As this is my first time to write a post as a response to someone else’s post I’m a little nervous to do so. Nathan Roach is a friend, brother, and fellow Misfit. And I respect the Hell out of him. He has a passion for God that is lacking in much of the church. Although he and I disagree on much we share a lot of common ground. I am confident in his love for God, in his desire to be faithful to Christ, and in his passion to be Spirit filled. All of this makes it hard to write a response as much of it will be a critique. In our current age, critique is often seen as a negative response making it uncomfortable to tell even our friends how and why we disagree with them. And our culture’s downward spiral of polarization seems to be making any sort of dialogue impossible. Instead everything has become a shouting match during recess in which children scream, “I’m right and your wrong!” And that’s about as far into dialogue and conversation as we get.
So please don’t misunderstand what I’m doing here. I hope I do not come off as someone saying, “This is the way it is, and you just have to deal with that.” I’ve known people with that attitude, especially in the church. And trust me, neither do I like that attitude, nor do I think it’s very Christ like. Ultimately I think this attitude is arrogant, because it makes ourselves out to be infallible. It says, “I know what’s right, and your wrong.” It doesn’t admit a possibility of being wrong. But in order to have this infallible knowledge to prevent such a possibility of being wrong we have to have omniscience, or in other words we have to know all that can be known. This I think is a state that can only be attributed to God. Only God can know all things, and therefore have certainty without the possibility of being wrong.
As Austin Fischer in his book “Young, Restless, No Longer Reformed” states, “Certainty is not possible when the finite is bumping up against the infinite. It’s not possible when a person is trying to know another person. If you want to treat God like God and like a personal God at that, you have to let certainty go.” (found on pg. 17, I encourage to read the book) Or in other words, God is infinite, we are finite, and because of that great “chasm” we will always have the possibility of being wrong. All that to say I could in fact be wrong. This of course should grant, what is often too seldom granted, a stance of humility that leads to thoughtful respectful dialogue containing both agreement and disagreement. My response, although most likely long (I do apologize) will contain both questions to you Nathan, as well as commentary regarding the material itself (both affirmations of what you have said as well as noted disagreements), and my own thoughts. As much of my thoughts will overlap with what I’ve already written extensively elsewhere, when appropriate I will provide a link to said written material. So let’s begin.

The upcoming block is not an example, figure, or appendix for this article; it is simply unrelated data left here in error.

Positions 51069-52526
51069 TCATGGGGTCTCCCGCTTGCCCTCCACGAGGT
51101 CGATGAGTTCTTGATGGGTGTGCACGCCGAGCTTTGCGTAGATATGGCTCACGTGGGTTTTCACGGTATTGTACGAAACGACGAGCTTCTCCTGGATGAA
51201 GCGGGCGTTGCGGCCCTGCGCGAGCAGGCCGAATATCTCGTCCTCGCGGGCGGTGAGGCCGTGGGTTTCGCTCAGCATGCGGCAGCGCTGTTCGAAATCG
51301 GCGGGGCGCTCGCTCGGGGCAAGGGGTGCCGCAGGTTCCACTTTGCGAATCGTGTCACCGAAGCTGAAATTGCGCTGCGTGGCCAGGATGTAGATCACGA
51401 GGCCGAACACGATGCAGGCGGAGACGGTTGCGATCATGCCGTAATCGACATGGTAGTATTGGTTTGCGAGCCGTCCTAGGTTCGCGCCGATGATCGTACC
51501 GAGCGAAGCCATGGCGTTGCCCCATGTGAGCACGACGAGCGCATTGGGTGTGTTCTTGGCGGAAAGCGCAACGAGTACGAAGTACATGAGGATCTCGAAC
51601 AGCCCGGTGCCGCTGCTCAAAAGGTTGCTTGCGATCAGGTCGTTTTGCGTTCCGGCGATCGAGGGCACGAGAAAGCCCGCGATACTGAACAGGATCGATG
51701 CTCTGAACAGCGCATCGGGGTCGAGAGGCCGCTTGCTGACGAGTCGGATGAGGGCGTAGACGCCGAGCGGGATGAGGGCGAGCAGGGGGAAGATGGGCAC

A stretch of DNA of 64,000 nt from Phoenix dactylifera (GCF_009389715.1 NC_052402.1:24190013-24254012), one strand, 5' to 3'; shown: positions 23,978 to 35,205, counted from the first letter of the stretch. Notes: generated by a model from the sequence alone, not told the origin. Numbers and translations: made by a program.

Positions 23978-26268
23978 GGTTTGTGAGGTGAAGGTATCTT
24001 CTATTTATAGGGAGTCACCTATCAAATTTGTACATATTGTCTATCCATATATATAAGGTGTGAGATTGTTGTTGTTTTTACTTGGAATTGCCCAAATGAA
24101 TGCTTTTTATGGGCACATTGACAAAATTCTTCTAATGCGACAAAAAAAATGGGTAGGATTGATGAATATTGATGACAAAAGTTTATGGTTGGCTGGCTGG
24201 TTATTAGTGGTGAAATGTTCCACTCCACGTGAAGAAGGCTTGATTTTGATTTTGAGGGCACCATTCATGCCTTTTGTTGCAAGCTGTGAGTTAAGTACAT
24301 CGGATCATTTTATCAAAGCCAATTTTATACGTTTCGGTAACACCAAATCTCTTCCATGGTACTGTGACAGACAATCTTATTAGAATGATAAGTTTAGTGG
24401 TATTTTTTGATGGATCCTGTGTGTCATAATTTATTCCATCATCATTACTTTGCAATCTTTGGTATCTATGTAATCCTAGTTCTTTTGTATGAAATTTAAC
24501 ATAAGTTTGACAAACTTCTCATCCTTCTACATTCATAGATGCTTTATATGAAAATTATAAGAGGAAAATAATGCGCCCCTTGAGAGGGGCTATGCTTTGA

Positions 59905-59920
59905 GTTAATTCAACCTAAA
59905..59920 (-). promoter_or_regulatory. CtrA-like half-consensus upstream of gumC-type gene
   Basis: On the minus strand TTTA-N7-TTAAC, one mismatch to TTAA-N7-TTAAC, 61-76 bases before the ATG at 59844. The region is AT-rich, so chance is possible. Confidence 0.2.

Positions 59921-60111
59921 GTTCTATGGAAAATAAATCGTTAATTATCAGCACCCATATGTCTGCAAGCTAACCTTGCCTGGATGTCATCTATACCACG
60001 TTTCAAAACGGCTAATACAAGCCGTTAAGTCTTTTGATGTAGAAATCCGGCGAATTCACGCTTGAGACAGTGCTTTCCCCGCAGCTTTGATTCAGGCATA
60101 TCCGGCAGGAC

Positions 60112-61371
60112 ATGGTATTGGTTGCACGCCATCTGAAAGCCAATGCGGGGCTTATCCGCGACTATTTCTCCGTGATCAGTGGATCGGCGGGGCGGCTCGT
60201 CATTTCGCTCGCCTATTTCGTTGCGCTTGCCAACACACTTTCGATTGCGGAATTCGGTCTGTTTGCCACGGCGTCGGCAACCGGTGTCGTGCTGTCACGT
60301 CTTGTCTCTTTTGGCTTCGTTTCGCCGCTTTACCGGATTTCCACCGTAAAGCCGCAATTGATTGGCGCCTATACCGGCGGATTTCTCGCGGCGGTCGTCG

“The days of clearly defined morality and truth in our culture seems to be utterly long gone now. There is no longer right or wrong, there is simply opinion and speculation. There is a grayness to just about every subject under the sun these days. This has become part of our world around us, and it has made its way into the church.”
 You’re statement is a beautiful yet sad observation of our current culture here in the West. This impending flood of moral relativism that we seem to be drowning in is sweeping away any notion of objective or absolute truth. Everything has become a “choice” for the individual to decide what is moral based on their preferences. Of course this is hyper-individualism at its worst. But then again do moral relativists really exist? Who on God’s green earth really believes the Holocaust was not evil? I dare that person (if they exist) to tell their opinion to a holocaust survivor. Or who believes that slavery as practiced in the America’s is not inherently evil for all times and places? I dare that person to confront an African American and share their “enlightened” perspective with them. I think there is a lack of consistency with so those who claim to be moral relativists and their deepest convictions and intuitions regarding the reality of evil and injustice.
I disagree with you in the connection you seem to make between moral relativism as a shift away from biblical authority. Or in other words you seem to equate “what is right and wrong,” with “of what is Scriptural.”  “I see them every Sunday struggle with the definitive truth of Scripture.” In your view is Scripture itself Truth? From reading your post this is the impression I received. Although I respect you for standing up for your conviction I ultimately do not think your solution solves the problem of moral relativism. Inerrancy argues that scripture teaches one theology, one morality, versus teaching a plurality of theologies, and moralities. According to the Chicago Statement of Inerrancy there is only one legitimate meaning for Scripture and that is always the historical-grammatical interpretation. The problem with both of these claims is that scripture clearing teaches different theologies and moralities unless one is willing to accept that the historical-grammatical interpretation is not the only or even the primary meaning of any given text.